And, on October 5, 2011, you republished, “If Romney were to be elected, he would probably share power with the Senate majority leader, Mitch McConnell, and the House speaker, John Boehner.”

That item—one that you mindlessly regurgitated—was written by an employee of the New York Times, an organization with the same problems with the truth.

Lest we all think that you are stupid as well as incompetent, correct your revisionist American history today.

And, if you’re going to write about credit scores again, read Credit score tips, information and guidelines for journalists/reporters.  Had you done so, you might have avoided this message and its permanency.  I conceived creditscoring.com, the Credit Scoring Site, 15 years ago to inform journalists and legislators, but that was, apparently, for naught.  Today, you report, “The secret numbers are the credit scores used by banks, landlords and employers to determine how much they can trust you to pay back home and car loans, pay rent on time and how responsible you are.”

I had to start another project, Page A2 – Media accuracy, errors and corrections, because your industry cannot get its act together.  Journalism is so out-to-lunch and conniving about its biggest problem, I had no competition when registering that domain.

Who is your source regarding credit scores and/or credit reports and employers?  Or, did you just make it up?

Previously, you stated: “A person’s FICO credit score (the name derives from the software that calculates it, produced by Fair Isaac Company) impacts the cost of financial services, interest rates, auto insurance and more. Prospective employers may look at it.”  Then, after I alerted you to that screw-up a year ago, you changed your story, pretending that your error never existed.  Why didn’t you put the correction on the original page where it might, actually, do some good—and to stand as an example, a caution to your cub reporters to get the story straight?

Although cowardly done, at least you changed it.  But, what you will do for a story whose entire premise is false (indeed, including the headline) will be amusing.  You duped at least one reader, who said: “Excellent article! And I agree with the hot sauce analogy–right on!”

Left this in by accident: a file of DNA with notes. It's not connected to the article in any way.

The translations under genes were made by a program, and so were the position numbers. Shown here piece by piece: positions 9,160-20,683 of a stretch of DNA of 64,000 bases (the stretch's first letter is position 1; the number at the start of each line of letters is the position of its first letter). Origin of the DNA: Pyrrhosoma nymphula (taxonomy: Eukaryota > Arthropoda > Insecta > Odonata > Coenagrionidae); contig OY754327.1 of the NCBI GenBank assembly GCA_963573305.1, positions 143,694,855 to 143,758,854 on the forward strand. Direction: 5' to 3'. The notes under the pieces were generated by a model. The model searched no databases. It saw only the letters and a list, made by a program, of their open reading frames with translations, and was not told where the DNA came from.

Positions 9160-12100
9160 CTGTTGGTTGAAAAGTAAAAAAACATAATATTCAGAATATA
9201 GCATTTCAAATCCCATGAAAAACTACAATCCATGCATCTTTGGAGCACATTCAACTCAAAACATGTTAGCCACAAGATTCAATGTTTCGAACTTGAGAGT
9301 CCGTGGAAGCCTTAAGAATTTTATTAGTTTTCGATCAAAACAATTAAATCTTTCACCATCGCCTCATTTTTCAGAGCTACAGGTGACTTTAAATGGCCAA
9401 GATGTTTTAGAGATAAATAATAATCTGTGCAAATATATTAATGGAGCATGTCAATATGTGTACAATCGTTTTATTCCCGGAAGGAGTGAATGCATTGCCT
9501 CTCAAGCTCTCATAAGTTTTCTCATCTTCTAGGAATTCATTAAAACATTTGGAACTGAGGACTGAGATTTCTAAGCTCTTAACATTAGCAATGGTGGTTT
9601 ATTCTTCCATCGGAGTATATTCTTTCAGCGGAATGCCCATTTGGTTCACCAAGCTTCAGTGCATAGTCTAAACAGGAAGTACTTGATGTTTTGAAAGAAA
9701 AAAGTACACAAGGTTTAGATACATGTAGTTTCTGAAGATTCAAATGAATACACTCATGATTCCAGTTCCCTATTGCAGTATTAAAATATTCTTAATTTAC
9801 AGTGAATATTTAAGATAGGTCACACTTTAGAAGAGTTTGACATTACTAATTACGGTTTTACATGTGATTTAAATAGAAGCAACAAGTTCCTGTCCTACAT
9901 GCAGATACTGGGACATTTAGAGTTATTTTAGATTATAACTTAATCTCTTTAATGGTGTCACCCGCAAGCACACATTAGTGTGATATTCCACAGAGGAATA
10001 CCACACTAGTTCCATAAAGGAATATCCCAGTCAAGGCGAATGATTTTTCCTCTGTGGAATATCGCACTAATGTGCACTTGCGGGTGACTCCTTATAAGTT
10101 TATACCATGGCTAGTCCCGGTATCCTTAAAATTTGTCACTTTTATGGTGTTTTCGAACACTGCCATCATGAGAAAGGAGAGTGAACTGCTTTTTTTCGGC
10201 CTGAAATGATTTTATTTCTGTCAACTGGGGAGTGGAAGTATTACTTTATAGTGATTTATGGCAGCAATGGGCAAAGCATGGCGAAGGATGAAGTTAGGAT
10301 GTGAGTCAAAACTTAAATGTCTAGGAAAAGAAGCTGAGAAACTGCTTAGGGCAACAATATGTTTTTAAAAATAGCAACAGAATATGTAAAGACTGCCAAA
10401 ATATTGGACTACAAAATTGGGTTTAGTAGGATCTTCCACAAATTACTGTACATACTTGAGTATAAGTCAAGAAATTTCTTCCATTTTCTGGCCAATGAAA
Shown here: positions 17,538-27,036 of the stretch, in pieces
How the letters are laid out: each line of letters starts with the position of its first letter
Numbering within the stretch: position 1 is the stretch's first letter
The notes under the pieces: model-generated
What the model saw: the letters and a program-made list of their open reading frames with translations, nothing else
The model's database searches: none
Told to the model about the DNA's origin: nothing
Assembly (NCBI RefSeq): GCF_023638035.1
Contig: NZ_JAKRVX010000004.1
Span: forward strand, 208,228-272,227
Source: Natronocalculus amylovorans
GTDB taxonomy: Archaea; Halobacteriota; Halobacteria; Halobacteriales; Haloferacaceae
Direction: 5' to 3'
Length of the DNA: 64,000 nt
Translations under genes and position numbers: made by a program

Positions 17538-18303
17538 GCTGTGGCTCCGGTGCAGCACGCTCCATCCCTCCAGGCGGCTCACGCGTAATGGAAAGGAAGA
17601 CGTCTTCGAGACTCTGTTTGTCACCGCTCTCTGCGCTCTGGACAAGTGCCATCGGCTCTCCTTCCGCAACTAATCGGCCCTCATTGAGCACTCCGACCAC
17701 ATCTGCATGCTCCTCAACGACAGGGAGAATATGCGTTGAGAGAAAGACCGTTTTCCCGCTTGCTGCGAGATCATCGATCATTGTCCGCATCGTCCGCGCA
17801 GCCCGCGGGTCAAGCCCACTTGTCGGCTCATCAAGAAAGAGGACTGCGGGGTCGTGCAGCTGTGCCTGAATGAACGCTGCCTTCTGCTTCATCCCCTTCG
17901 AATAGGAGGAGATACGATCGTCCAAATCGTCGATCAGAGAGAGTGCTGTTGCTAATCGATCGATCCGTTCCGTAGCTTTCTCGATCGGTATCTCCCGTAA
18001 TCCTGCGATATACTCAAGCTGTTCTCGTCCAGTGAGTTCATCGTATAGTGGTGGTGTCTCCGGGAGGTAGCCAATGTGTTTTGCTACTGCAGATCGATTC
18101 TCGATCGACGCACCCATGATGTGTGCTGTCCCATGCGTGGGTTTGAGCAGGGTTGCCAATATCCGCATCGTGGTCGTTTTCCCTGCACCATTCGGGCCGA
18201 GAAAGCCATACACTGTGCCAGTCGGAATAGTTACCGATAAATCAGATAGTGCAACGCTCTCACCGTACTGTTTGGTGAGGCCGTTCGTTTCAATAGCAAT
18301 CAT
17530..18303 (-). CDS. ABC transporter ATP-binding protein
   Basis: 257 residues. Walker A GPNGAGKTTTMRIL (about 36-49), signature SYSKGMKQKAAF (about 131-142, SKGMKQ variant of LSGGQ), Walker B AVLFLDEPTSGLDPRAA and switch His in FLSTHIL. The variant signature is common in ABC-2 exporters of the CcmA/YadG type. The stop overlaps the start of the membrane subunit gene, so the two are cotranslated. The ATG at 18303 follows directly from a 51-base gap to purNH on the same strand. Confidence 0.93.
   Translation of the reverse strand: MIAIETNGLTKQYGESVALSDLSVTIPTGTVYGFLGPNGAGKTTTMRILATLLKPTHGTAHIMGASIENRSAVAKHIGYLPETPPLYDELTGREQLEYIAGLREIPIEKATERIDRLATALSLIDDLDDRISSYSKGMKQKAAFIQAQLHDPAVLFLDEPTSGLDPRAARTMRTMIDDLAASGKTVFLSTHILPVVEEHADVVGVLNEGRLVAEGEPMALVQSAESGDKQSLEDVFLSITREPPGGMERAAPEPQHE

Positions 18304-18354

What is your correction policy?  Reply directly to this message with the answer to that question today.

I get the whole first-rough-draft-of-history excuse for sloppy journalism, but your credit score feature story of yesterday is not news.  If you’re going to engage in that kind of writing, then change the name of your publication; perhaps the news search engines won’t give it so much prominence in misinforming the electorate.  This goofy myth of yours has serious consequences.

Greg Fisher
The Credit Scoring Site
Page A2
PO Box 342
Dayton, Ohio  45409-0342

Credit scores again revealed in Toledo election


Toledo is known for glass, scales and the use of credit scores in elections.

From: Greg Fisher [mailto:greg@creditscoring.com]
Sent: Monday, July 01, 2013 11:45 AM
To: Allan Block, chairman, Block Communications (via S. Smith); Kurt Franck, executive editor, Toledo Blade (Block Communications)
Cc: Tim Grant, reporter, personal finance, housing and banking, Pittsburgh Post-Gazette (Block Communications); Ignazio Messina, reporter, Toledo Blade (Block Communications); John Robinson Block, publisher and editor-in-chief, Pittsburgh Post-Gazette (Block Communications)
Subject: RE: credit score, math, Block Communications, election, 0.86 factor

You published, “Multiplying a VantageScore by 0.86 translates it into an approximate FICO score.”

However, using that formula, if the lowest score on Scale A is 501, then the lowest score on Scale B is 431, not 300.

Who is your source for that translation?

Greg Fisher
The Credit Scoring Site
Page A2
PO Box 342
Dayton, Ohio  45409-0342